Vacancy rates in office buildings stood at a high of 15.3% at the end of December 2016, with nearly a third of this in micro markets such as Delhi-NCR (National Capital Region) a JLL, India report estimated. Although in percentage terms the all India vacancy would appear to have come down from the 16.5% levels a year ago, in certain markets there is a clear case of supply of office stock over exceeding the demand. Among the major markets, Bengaluru, traditionally the strongest market as far as office demand is concerned, recorded the lowest rate of 4% whereas the clear laggards were Kolkata, with more than 27% vacancies and Delhi – NCR, with over 30% vacancy rates. Whereas levels were low in Pune (5% vacancy) and Hyderabad (9% vacancy), they were far higher in Mumbai (18%) and even Chennai recorded 11% vacancy until the end of 2016.
“From these figures, it is clear that IT hubs continue to see a good supply-demand equilibrium compared to other markets in the country,” said Ramesh Nair, CEO and country head of JLL, India.
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Interestingly, vacancy levels in Bengaluru has reduced to its current levels from 16% back in 2011. Similarly, Chennai, Hyderabad and Pune have shown a steady lowering in the past five years. Still, given that some of the markets have vacancy levels as low as 4%, a 15% overall indicates a fragmented, lopsided market.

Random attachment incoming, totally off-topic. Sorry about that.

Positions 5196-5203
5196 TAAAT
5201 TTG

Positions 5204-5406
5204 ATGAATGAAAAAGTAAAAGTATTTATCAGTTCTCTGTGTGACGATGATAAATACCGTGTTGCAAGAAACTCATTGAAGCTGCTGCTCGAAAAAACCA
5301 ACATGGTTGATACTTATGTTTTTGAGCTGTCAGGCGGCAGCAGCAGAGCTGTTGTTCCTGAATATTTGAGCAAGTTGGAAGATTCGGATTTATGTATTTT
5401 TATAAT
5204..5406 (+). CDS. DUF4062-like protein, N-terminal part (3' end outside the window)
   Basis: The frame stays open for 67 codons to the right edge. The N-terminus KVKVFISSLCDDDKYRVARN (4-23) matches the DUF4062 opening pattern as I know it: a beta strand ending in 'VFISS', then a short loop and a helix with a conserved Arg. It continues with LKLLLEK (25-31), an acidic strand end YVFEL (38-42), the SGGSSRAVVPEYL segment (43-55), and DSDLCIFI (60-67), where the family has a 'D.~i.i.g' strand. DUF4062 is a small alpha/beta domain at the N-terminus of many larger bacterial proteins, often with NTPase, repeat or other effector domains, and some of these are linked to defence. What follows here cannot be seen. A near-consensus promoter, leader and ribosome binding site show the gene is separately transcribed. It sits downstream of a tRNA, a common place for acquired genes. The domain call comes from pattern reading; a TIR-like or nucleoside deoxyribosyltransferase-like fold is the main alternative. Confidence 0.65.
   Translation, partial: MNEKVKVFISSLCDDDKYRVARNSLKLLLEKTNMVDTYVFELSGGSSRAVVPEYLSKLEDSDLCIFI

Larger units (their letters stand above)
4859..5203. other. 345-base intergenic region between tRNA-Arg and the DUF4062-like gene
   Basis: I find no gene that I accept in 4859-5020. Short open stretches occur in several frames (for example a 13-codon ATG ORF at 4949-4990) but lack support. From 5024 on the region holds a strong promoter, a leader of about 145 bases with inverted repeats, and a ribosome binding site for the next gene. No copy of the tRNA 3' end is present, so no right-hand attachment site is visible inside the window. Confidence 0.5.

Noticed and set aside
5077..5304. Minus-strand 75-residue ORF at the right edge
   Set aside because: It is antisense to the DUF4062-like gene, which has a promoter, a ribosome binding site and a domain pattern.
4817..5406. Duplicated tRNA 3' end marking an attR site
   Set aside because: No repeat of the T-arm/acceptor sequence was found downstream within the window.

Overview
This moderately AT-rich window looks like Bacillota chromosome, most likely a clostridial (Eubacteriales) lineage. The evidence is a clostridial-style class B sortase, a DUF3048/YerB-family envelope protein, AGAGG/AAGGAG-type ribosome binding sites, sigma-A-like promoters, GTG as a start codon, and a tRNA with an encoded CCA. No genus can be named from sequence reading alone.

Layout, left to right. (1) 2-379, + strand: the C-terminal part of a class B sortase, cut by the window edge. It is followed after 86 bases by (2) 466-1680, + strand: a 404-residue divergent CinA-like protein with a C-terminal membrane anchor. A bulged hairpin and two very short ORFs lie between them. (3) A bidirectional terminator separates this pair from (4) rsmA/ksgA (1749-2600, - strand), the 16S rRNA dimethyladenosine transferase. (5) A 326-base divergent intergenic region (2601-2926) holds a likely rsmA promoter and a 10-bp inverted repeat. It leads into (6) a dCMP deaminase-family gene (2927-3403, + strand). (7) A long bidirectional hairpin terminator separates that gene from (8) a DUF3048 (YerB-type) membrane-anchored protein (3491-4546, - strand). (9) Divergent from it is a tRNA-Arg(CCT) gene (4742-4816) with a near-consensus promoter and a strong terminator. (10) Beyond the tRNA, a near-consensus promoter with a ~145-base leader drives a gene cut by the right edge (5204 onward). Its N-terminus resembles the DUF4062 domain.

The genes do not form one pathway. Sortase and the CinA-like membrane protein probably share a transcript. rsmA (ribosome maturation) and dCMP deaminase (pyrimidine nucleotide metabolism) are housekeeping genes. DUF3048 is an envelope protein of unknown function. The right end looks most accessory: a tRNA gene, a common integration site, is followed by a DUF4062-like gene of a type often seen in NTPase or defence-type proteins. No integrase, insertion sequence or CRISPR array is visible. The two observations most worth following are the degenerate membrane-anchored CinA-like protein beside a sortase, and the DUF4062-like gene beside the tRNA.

It’s worth noting that the rates differ in Grade A and superior Grade A asset quality, said Subash Bhola, associate director of REIS, JLL.
If only superior Grade A buildings are considered, which means higher quality, world class amenities and prime location, the all India vacancy rate drops by more than half to 6%. Corroborating his view, Navin Makhija, managing director of the Wadhwa Group, which owns an office block in BKC said that there is less than 2% vacancy in the business district of BKC, one of the most sought after corporate address today.
But companies are moving from areas such as Norman Point; the Lower Parel belt too could be inching towards high vacancy due to an oversupply, Makhija explained.
Indeed, with most tenants preferring locations like BKC and Lower Parel, the premium office buildings in Nariman Point have seen a massive churn. The micro market, once the top preference of multi national corporate conglomerates is now flooded by offices of chartered accountants, lawyers, exporters, liasioning and some consultancy firms.
Large corporates have made their preference clear, it’s BKC. Some have ditched old school, charming office compounds in Churchgate and Fort and opted for modern, swanky new complexes along the western express highway. On the last count, premium buildings in Nariman Point, Maker Chambers III and Maker Chambers VI, for instance had vacancy levels of around 15%-20%.
“It takes far lesser time for people to reach the western suburbs than commute to south,” opined Makhija.
Similar to Mumbai, Delhi-NCR too is divided between buildings that are vacant and ones for which occupiers are waiting in queue. “In DLF Cybercity and adjoining buildings, vacancy rates are less than 5% and in fact companies are waiting to occupy space but there are pockets in Noida and Greater Noida where buildings are vacant,” said Samantak Das, national director of research at Knight Frank, India.
Das said the exuberance in the office off take is hardly widespread.